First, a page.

GU24 8BZ

Near the main roads junction in main street Chobham there is a green on which stands what appears to be a Crimean Cannon. Nearby the Museum now occupies the former public convenience 'cottage' and in here further detail can be obtained about the events that led to Chobhams involvement with the Crimean War. Also the story of securing the cannon for the village can be unearthed.

In the mid 19th century problems were looming in the Crimea and the Prince Consort was concerned that the Army was out of training. Britain had not been to war for decades and army's regiments became decorative rather than prepared for battle. It was therefore decided to run a training camp on Chobham Common. Two batches of 8000 troops and 1200 horses each encamped on the Common for a month.

The Great Camp in 1853 was arguably the most important thing that has ever happened in Chobham. In particular the visit of Queen Victoria made a lasting impression. A year later the army was fighting in the Crimea. How much the Chobham Camp improved their effectiveness is unknown. We do know that one of the visitors to the camp was Lord Cardigan who was to figure so conspicuously at the charge of the light brigade in the Crimea. Possibly Cardigan was so impressed by the sight of the British cavalry charges on Chobham Common he thought it might be a good idea to replicate the same in the Crimea?

When Queen Victoria died in 1901, the people of Chobham still fondly remembered the visit of their Queen in 1853. In her honour, they erected a monument on the Common and set up a Russian 24 pounder captured in the Crimea on the green at Cannon Corner. The Russian Cannon was donated to Chobham by the War Ministry and in turn donated to the war effort in 1941/2 for scrap.

Few visitors to Chobham fail to notice the cannon displayed so prominently on the green opposite the Leat. However, not many realise the fascinating story which explains its presence. Chobham's original cannon was presented by the War Office to the village in 1901, after the death of Queen Victoria. On Empire Day, 1908, over 400 children dragged the Chobham Cannon down the street, and stood it where the war memorial stands today. The original foundation stone on which the Cannon was placed is now part of the War Memorial. The gun was a 20 cwt smooth-bore 24- pounder which had been used during that campaign. For the ensuing 41 years it stood on its plinth at Cannon Corner.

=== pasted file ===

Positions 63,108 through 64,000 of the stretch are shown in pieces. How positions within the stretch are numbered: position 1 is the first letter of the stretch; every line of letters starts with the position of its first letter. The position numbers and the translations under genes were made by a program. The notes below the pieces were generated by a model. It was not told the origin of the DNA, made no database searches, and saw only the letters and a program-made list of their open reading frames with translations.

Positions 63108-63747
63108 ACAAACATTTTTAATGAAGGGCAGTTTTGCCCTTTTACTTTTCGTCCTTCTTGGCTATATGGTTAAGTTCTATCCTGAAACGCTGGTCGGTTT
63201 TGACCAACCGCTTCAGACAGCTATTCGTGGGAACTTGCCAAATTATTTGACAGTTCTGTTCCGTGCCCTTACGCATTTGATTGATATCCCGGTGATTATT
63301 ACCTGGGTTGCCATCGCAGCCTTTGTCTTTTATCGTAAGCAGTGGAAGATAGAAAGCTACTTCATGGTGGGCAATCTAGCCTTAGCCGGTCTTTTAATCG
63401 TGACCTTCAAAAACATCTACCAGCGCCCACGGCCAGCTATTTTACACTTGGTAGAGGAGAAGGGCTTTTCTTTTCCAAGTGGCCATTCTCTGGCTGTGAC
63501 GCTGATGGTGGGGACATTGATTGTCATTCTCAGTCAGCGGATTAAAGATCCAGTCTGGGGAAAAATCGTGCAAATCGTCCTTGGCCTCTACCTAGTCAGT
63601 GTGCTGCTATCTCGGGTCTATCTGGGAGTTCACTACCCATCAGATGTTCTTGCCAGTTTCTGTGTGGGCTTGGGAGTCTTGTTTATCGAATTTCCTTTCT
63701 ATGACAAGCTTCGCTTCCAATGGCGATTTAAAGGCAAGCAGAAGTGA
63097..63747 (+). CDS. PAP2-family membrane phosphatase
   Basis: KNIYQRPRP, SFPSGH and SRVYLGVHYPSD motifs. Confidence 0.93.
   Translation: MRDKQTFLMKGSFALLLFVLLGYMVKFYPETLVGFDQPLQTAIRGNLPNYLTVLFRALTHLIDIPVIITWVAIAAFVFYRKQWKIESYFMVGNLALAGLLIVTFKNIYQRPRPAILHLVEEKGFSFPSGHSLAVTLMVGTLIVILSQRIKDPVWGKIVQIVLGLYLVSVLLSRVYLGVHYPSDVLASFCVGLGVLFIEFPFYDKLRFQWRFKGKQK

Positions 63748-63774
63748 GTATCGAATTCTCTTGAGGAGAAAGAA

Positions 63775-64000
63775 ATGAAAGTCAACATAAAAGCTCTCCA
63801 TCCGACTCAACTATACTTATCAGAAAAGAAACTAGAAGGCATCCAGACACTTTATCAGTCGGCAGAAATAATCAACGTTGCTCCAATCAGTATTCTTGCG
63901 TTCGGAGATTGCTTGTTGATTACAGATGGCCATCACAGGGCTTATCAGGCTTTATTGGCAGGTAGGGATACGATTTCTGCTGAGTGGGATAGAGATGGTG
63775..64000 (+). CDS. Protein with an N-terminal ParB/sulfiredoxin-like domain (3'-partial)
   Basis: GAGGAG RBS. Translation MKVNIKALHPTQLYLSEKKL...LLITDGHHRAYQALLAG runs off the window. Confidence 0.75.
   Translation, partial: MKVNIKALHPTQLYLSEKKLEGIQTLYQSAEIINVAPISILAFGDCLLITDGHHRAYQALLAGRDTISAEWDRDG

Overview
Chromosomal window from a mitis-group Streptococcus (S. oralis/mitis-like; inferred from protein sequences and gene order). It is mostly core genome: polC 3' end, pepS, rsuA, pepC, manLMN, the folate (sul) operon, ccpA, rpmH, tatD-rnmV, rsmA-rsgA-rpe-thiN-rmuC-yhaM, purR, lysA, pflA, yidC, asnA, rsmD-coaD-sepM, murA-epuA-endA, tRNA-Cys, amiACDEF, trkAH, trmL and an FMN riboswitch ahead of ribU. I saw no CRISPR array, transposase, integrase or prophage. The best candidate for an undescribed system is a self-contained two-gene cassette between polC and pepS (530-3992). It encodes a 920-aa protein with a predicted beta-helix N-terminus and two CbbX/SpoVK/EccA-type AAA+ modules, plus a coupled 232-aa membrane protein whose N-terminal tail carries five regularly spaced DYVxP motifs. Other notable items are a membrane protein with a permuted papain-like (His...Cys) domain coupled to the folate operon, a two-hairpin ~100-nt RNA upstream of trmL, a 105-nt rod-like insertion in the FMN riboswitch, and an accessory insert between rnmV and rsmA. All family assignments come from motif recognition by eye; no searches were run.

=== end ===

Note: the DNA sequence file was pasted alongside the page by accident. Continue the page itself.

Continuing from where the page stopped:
In 1941 and 1942, scrap metal collections were organised throughout the country to help the war effort during those desperate years. After some hesitation, Chobham's Cannon was sent for scrap in 1942 - its plinth remained as the sole reminder.

However, the Cannon was not totally forgotten and during the early '70s locals began to wonder if it really had been melted down during the war years. The Chobham Society undertook enquiries to learn its fate. Eventually the scrap merchant involved was traced and he confirmed that the gun and its carriage had indeed been broken up.

The next task was to seek an identical replacement or a historically appropriate 'piece'. The search covered museums, dockyards, churchyards, the Tower of London and finally the National Artillery Museum at Woolwich. It proved impossible to obtain a complete cannon but the Society was delighted to accept, on permanent loan, an excellent and appropriate barrel bearing the date 1788, which had lain for decades under Thames mud and had recently been dredged thence. Inspection reveals dates/numbers of 1786 and O.P. 1821 around the boss. One trunnion carries the letters RV and the other BA. There is no indication that the replacement is Russian.

An identical replacement cast-iron garrison gun carriage was next required. Many highly skilled local talents joined the co-operative effort. The full assembly was completed on 1 May 1979 and the gun installed, with due ceremony, on its waiting plinth a few days later.

The national Inventory of War Memorials at the Imperial War Museum records this gun (ref 41686) as located at SU 975619 on the A 319. It is incorrectly described as a trophy cannon of the Crimea War.

1. The gun on the green today.
2. Chobham Camp.
3. Queen Victoria's visit plate in Chobham Church.
4. The original Crimean War gun.
5. The date on the present gun.
6. Sign below present gun.

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Crimean Cannon Location, past or present

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